This entire process might play out over the course of a week, with the hero faction eventually fighting back to the neutral state.

    In this way, the zone resets itself in a fairly organic manner, allowing for dynamic events at various points to speed up the process in favour of the “hero” faction.

    This process could be dynamically tweeked, based on the amount of character activity currently in the zone. If there are no players, the event chain may reset to neutral at a faster rate. With more players in the zone, the AI assistance lessens and waits for the players to get involved.

    In this way the game is constantly striving to achieve “balance” between the two factions, waiting on the players to make the tipping point occur, while being less jarring than performing a hard reset, and just resetting the entire event state.

  7. bodaster says:

    Based on what I have read about this game, I’ve got the impression that some of those issues mentioned in your blogpost should not be a problem. As far as I understand it from the news, the event chains in a single zone will be always long enough to stay interesting, and it will be always getting back to an earlier point in a natural way. Also, it was specifically stated somewhere, there are certain states, which will remain there indefinitely unless someone comes and start changing things. More interesting, there will be one-off triggers as well (one example was that someone finds a hidden magical item, which opens a gate, from where new monsters coming), which might change the entire zone “for good”. Of course, it depends on arenanet how well they take their own idea and run away with it.

    So if you get there with another character, you most probably will find a completely different state, which you might or might not find interesting. It is confirmed that if you come back with stronger character, you will be downgraded to the zone level. So: technically you will be able to come back to any zone. Knowing GW1 and also GW2 plans, I do not think gear could be a reason to do this.

    So why to come back? The bottom line in this for me is if the story of the event/zone is interesting enoughor not to come back. Will I care about what happens in that zone or not? Will I care about the people in there, or I just let them burn. Maybe I will, for sake of curiosity.

    And of course there will be the completionist type of people who will come back to finish the chains, and fill those little hearts on the map.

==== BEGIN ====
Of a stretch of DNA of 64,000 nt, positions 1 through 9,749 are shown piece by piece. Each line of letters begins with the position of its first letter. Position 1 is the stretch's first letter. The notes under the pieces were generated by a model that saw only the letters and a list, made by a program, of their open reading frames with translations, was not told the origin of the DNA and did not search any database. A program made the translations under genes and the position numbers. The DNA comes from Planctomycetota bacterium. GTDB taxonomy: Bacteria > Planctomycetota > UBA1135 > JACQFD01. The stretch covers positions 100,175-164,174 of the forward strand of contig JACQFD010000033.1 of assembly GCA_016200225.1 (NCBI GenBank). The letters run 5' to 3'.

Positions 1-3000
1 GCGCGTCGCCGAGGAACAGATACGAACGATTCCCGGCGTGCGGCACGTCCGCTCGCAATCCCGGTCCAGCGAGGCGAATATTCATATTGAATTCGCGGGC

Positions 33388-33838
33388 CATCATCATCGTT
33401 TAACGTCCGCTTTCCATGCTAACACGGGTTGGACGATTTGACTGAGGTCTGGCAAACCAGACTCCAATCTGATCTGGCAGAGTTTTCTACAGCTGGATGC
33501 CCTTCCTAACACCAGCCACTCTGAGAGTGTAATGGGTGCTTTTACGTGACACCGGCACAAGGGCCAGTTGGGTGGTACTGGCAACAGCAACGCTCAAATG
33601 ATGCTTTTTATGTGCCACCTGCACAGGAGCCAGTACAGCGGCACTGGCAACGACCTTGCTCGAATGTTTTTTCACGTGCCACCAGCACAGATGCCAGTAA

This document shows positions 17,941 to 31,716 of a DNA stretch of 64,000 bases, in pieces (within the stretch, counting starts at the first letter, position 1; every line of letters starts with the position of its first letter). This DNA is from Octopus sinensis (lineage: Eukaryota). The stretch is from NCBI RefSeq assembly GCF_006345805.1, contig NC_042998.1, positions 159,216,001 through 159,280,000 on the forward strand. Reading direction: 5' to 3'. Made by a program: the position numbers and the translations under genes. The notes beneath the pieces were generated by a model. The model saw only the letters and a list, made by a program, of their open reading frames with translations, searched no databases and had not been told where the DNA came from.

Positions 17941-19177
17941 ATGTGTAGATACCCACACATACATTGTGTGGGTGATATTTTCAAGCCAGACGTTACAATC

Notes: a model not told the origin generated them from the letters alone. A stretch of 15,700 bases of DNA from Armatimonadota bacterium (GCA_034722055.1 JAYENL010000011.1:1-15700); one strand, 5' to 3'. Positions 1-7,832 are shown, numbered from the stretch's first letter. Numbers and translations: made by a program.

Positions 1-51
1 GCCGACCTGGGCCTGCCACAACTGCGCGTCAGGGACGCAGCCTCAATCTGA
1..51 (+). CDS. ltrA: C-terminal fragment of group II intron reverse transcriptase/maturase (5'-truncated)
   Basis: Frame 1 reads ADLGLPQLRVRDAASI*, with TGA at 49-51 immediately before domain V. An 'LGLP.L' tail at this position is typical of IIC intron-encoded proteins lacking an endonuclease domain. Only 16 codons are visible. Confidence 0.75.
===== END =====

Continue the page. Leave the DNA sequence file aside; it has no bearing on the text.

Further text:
8. Wingpie says:

    This post sums up nicely what games need to remain interesting. Interaction with other players is core to that.

    It would be nice to see complex PVE / AI systems with encounters from a number of variables to create seemingly new and/or different experiences every time (that is in every area of the game, every enemy, every dungeon, every profession, that is to say something that would make every server completely different from the last based on a huge number of variables. A system that is created and is henceforth can run in a sense without in-game updates or features). But I don’t think we will see that in the next generation of games, maybe the one after when all are sick of the standard themepark style.

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  10. Anonymous says:

    To respond to earlier speculations, I believe that the system will vary from area to area. Sometimes, the event system may convince players to come back to take certain events. For example, the farmed elementals ARE the ones beseiging the town, inciting players to participate in the event. The ideas of AI champions are interesting as well. If the town is crucial to the storyline or economy, the AI champions may step in and save it for the players. Keep in mind that Arenanet is going to keep an eye on how their game works, and will tweak as needed.

  11. Bruce Lee says:

    Interesting debate… good read. The idea is that scaling & rewards will drive the outcomes relative to the immediate population not ones after or before, also the nature and variance of human personal charactoristics are variable enough to perhaps curb the “ghost town” effect, not everyone is going to be a hero & “save the town” not everyone who shares a particular moral inclination(as some classes & factions like “Nightmare court” of the Sylvari may lead) will be at a certain location at the same time. Basically the dynamics of random human behaviour & diverse char/racial storylines(which rift failed to include) can vary the dynamic events themelves… hopefully XD